After falling 15% from post COVID highs set in June, shares of Starbucks (NASDAQ: SBUX)
are looking likely to not only retake those heights but to push on past them in the coming months. It’s been a very rocky few months for the coffee giant
but things seem to be stabilizing at last.
On Tuesday the company reported Q3 earnings and gave Wall Street the most up to date look at the internal numbers and the effect COVID has had on them. The onset of the coronavirus pandemic had led to almost all their stores being shut in February and March and their revenue streams effectively being turned off overnight. Though the numbers didn’t make for pretty reading, they weren’t as bad as analysts feared. Revenue still contracted 38% year on year while their EPS number was firmly in the red, however, there were plenty of positives to take away.
The company’s channel development business, which relates to things like bottled drinks and bags of coffee beans which you can find in supermarkets, saw its revenue actually grow 5%. Their market share in packaged coffee also increased as US sales rose 21% compared to just 13% for the industry overall.
And given that the vast majority of Starbucks’ stores around the world have already reopened, there’s a feeling that the recovery is well and truly on. Management reported $3 billion in lost sales compared to initial revenue forecasts due to COVID, without that they said sales would have increased 7%. They also managed to open 130 net new stores in the quarter and are forecasting a return to normal sales numbers in the US by next March. To be fair, this seems a little optimistic and assumes there are no additional shutdowns, so we’ll have to wait and see.
In the aftermath of Tuesday’s numbers, Oppenheimer struck a mostly bullish tone when they said "we remain attracted to SBUX's long-term positioning (hence our unchanged Outperform rating), but continue to believe near-term estimates have a difficult risk/reward setup.” BTIG struggled to match management’s optimism and noted how “Starbucks is the only company in our coverage universe providing such an extended outlook. While we applaud management's efforts to provide investors transparency and guidance, China's sales recovery has already been pushed back by a quarter as the virus spiked in Beijing recently, and we fear this could be repeated”.
There’s certainly a long road ahead and it remains to be seen if management can come through on their forecasts but there’s plenty of signs to keep the bulls happy in the meantime. Over the past quarter, there was a 17% jump compared to last quarter in downloads of the Starbucks app which is tied to their Rewards program. Sales from those Rewards members increased through July while Mobile Order and Pay transactions jumped nearly 40% from a year ago.
Opportunity in China
In Asia, the very public downfall of Luckin Coffee, China’s number one coffee chain, and Starbucks’ biggest competitor there, opens the door for the latter to emerge as the market leader. The company is seeing its sales in China rebound faster than in the US and expect full recovery by the end of the year, well ahead of the March date they have tagged for the US.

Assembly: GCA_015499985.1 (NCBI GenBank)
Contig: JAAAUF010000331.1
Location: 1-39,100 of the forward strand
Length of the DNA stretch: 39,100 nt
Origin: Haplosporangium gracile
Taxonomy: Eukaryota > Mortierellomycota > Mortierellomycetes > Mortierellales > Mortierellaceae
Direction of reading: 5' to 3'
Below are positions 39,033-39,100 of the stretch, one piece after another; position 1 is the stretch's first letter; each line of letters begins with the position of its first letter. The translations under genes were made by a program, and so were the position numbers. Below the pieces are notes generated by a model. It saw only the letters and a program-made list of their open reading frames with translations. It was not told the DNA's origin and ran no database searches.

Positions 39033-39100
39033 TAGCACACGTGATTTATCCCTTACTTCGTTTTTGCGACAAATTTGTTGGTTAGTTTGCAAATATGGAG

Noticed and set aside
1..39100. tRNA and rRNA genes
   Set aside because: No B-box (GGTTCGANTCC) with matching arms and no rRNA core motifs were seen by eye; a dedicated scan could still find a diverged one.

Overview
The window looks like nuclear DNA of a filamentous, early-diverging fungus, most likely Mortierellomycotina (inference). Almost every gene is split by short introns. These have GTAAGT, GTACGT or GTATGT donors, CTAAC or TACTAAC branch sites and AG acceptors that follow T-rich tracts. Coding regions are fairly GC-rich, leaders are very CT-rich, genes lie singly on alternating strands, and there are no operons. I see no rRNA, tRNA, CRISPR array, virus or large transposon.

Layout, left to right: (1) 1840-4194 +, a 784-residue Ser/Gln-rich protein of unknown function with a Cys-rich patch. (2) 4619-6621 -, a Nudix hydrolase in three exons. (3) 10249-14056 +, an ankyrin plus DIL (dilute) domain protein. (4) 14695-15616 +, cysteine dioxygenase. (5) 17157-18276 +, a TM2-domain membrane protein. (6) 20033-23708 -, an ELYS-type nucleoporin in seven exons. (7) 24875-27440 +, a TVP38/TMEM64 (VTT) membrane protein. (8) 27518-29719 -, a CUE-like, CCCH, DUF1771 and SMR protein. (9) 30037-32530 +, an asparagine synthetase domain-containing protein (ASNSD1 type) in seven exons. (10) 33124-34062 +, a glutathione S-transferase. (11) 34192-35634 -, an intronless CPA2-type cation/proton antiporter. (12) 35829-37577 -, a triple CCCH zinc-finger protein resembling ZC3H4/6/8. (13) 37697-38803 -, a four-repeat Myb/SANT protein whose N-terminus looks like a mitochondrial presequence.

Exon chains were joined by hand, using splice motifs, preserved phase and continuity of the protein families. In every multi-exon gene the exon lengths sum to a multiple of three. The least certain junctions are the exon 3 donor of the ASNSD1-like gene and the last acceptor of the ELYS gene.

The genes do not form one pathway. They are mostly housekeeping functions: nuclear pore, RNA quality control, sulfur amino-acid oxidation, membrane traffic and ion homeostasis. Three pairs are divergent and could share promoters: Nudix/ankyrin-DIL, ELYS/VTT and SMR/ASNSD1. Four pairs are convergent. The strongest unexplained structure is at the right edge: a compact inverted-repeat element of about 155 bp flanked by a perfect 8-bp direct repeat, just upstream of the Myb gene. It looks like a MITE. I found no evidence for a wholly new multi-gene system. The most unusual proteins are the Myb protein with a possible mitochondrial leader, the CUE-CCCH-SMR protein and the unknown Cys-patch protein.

To that end, the ongoing partnership between Starbucks and Chinese e-commerce giant Alibaba (NYSE: BABA) will play a big role with news last week announcing that customers in China can now place orders on the latter’s Taobao marketplace, digital payment app Alipay and mobile map app Amap. Previously orders could only be placed through Alibaba’s app and the update means Starbucks can now fully tap into Alibaba’s 1 billion users.
Short term volatility is likely to remain as the global economic fallout from the last six months has yet to be fully played out. However, for the long run, it feels like Starbucks has the business model, market dominance and customer base to get back to winning ways.
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5 Travel Company Stocks Likely to Suffer From the Coronavirus
How important is the global travel and tourism industry? It’s a sector that accounts for about 10% of the world’s adult workforce. That’s 350 million people. The industry also accounts for at least 4% of the global gross domestic product (GDP).
In short, it’s an industry that accounts for trillions of dollars for the economy. And it relies on the most visible workers like pilots and cruise ship captains to the kitchen and housecleaning staff and servers. The travel industry is in many ways a service industry. But when there’s nobody to service, these businesses take a tumble.
And tumble it has. The world is going through a period of enforced social distancing. Many countries are taking even more extreme measures to lock down parts, or all, of their countries in an effort to contain the spread of the coronavirus and to flatten the curve to prevent healthcare workers and hospitals from being overwhelmed.
But that means fewer people are flying. Planned vacations are being canceled. And all of this is bad news for a sector that relies on the mobility of global travelers.
To be fair, the best of these companies should recover just fine. However, some of these companies had fundamental concerns that will be magnified by the loss of revenue.
View the "5 Travel Company Stocks Likely to Suffer From the Coronavirus".